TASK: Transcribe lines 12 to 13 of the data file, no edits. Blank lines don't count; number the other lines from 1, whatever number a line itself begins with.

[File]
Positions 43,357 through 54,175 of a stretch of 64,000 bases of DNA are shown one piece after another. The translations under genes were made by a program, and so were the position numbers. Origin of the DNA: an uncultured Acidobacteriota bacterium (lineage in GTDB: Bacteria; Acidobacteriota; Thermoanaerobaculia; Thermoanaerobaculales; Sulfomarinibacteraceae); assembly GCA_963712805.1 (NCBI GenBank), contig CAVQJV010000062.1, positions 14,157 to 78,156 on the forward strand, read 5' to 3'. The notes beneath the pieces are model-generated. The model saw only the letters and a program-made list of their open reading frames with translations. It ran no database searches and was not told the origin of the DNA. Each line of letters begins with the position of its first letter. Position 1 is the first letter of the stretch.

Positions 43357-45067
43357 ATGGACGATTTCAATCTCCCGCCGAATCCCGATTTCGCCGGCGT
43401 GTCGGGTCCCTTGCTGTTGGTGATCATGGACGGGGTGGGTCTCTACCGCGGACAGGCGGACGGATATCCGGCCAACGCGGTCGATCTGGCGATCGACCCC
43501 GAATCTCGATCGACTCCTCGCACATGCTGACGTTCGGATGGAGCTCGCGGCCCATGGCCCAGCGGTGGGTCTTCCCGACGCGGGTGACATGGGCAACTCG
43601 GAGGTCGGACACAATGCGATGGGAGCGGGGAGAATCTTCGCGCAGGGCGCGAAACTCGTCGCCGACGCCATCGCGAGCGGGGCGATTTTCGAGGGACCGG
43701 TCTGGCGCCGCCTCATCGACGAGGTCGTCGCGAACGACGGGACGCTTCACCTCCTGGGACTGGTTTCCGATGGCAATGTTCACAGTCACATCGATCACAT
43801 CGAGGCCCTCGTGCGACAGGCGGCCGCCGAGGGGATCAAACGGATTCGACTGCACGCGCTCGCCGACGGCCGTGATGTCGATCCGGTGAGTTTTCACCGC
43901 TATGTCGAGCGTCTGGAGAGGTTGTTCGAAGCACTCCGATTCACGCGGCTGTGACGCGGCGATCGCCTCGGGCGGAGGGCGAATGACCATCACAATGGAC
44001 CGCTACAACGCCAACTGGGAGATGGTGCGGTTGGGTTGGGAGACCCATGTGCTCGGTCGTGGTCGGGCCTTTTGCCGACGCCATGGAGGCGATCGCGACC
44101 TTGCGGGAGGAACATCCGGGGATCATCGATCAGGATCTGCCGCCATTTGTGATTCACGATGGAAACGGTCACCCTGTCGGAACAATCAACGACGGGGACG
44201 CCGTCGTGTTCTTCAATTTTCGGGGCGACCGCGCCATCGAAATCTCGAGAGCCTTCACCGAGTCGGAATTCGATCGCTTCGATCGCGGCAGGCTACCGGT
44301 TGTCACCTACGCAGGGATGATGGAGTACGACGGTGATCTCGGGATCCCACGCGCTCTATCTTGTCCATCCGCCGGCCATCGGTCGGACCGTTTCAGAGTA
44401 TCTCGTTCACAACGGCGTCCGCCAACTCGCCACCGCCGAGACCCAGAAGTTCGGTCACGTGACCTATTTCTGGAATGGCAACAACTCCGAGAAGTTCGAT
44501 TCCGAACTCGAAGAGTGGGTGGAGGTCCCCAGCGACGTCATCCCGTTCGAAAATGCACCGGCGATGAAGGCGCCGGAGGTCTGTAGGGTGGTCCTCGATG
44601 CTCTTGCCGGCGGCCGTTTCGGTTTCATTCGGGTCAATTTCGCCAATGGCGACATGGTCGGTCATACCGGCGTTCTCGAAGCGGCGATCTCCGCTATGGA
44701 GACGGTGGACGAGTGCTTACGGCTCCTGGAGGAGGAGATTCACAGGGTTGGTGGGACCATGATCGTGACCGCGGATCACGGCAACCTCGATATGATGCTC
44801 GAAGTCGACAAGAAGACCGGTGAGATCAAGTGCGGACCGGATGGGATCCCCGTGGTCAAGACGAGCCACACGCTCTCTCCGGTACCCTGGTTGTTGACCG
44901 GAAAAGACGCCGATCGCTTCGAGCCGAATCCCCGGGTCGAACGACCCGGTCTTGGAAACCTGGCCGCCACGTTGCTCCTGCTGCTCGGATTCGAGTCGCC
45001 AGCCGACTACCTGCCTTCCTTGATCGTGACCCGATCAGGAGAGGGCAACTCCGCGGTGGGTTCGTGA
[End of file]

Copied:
44201 CCGTCGTGTTCTTCAATTTTCGGGGCGACCGCGCCATCGAAATCTCGAGAGCCTTCACCGAGTCGGAATTCGATCGCTTCGATCGCGGCAGGCTACCGGT
44301 TGTCACCTACGCAGGGATGATGGAGTACGACGGTGATCTCGGGATCCCACGCGCTCTATCTTGTCCATCCGCCGGCCATCGGTCGGACCGTTTCAGAGTA